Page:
“The normalization of torment: Producing and managing anguish in Milgram’s “Obedience” laboratory,” by Ian Nicholson. The abstract reads,
Milgram framed his “Obedience” experiments as an inquiry into the Holocaust, posing state directed mass murder as a “conflict between conscience and authority.” However, recent research into atrocities suggests that “moral conflict” is often absent; murder is frequently undertaken willingly in a spirit of idealism and “normalcy.” The question is not why do people obey orders they find morally objectionable as Milgram suggested, but rather how does it become “normal” and “ok” to torture or kill defenseless people? I examine this question through a reinterpretation of the Obedience study. Instead of focusing on the confused and entrapped participants, people who were tricked into “immoral” action, I study the scientists themselves—individuals who applied enhanced stress techniques on innocent people repeatedly and enthusiastically, fully aware of what they were doing. Inverting Milgram’s Holocaust analogy, I suggest that recent scholarship on Nazi doctors can provide insights into the various ways that torment became “normalized” for Milgram and his assistants.
“Obedience in perspective: Psychology and the Holocaust,” by George R. Mastroianni. The abstract reads,
Stanley Milgram’s explanation of the Holocaust in terms of the mechanism of obedience is too narrow. While obedience was one mechanism which contributed to the outcome, the murder of Jews and others was the work of people from a broad swath of German society, from economists who planned mass starvation to ordinary soldiers in the Wehrmacht, often acting without duress or apparent pressures to conform. Psychologists should not ask “why?” the Holocaust occurred, but “how?” Much behavior of perpetrators, bystanders, victims, and instigators can be understood as the consequence of normal mechanisms of perception, learning, socialization, and development. What made genocide possible was not the transitory conditions created in a lab in a few hours but a complex of mechanisms that are the product of generations of human experience and of elaborate rational, emotional, and logical justifications. This requires a more complex future psychology than the narrow focus on situationist obedience.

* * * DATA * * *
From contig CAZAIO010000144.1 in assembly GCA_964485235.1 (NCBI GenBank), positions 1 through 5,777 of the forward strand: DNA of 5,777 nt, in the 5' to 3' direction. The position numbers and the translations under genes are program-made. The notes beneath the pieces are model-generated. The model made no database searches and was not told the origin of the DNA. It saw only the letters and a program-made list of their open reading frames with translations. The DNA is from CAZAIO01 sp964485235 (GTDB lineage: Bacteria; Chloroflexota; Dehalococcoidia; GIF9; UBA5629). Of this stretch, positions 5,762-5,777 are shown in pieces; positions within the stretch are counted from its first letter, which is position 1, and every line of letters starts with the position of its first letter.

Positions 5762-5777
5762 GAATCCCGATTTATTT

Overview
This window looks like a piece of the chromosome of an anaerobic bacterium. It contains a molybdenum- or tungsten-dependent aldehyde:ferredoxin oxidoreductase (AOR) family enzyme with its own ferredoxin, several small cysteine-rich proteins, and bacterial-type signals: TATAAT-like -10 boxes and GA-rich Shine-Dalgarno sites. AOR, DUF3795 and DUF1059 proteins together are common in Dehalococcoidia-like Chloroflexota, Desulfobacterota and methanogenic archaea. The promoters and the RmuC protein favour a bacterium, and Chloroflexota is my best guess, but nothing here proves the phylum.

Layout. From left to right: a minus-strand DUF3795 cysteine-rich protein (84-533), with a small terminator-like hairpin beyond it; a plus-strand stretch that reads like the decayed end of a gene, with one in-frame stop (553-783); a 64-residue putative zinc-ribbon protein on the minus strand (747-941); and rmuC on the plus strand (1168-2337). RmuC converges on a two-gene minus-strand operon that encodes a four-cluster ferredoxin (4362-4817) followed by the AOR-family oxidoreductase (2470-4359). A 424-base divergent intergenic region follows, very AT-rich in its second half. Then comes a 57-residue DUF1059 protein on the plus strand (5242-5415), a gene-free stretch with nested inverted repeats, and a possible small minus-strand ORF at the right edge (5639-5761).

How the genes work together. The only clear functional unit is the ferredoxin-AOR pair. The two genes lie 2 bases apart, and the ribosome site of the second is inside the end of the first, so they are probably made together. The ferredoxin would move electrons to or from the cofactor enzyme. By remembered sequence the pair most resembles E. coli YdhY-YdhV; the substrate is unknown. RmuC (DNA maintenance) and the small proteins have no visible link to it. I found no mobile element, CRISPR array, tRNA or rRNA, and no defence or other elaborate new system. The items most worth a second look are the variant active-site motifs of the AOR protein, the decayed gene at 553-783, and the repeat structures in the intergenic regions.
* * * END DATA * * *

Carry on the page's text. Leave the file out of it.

“Acting otherwise: Resistance, agency, and subjectivities in Milgram’s studies of obedience,” by Ethan Hoffman, N. Reed Myerberg, and Jill G. Morawski. The abstract reads,
In this account of the Obedience to Authority experiments, we offer a richer and more dynamic depiction of the subjects’ acts and reactions. To paraphrase Milgram, our account tries to examine the central elements of the situation as perceived by its research subjects. We describe a model of the experimenter–subject system that moves beyond experimentalism and humanism, positing instead a model that considers experimenter–subject relations and extends both spatially and temporally past the experiment’s traditionally assumed limits: the walls of the laboratory and its canonical methods. Following Butler and Krause, we propose an approach that attends to quotidian, subtle, and unregistered ways of acting otherwise. Taking the Yale archive’s collection of Milgram’s subject files, audio recordings, and notes as historical traces of the experimenter–subject system, our analysis introduces a grounded understanding of how Milgram’s cut between obedience and disobedience renders invisible all but the most explicit manifestations of resistance or ways of acting otherwise. Investigating Milgram’s work through an experimenter–subject systems model illuminates previously undocumented affective and temporal dimensions of laboratory life and serves as a template for assessing other experimental situations.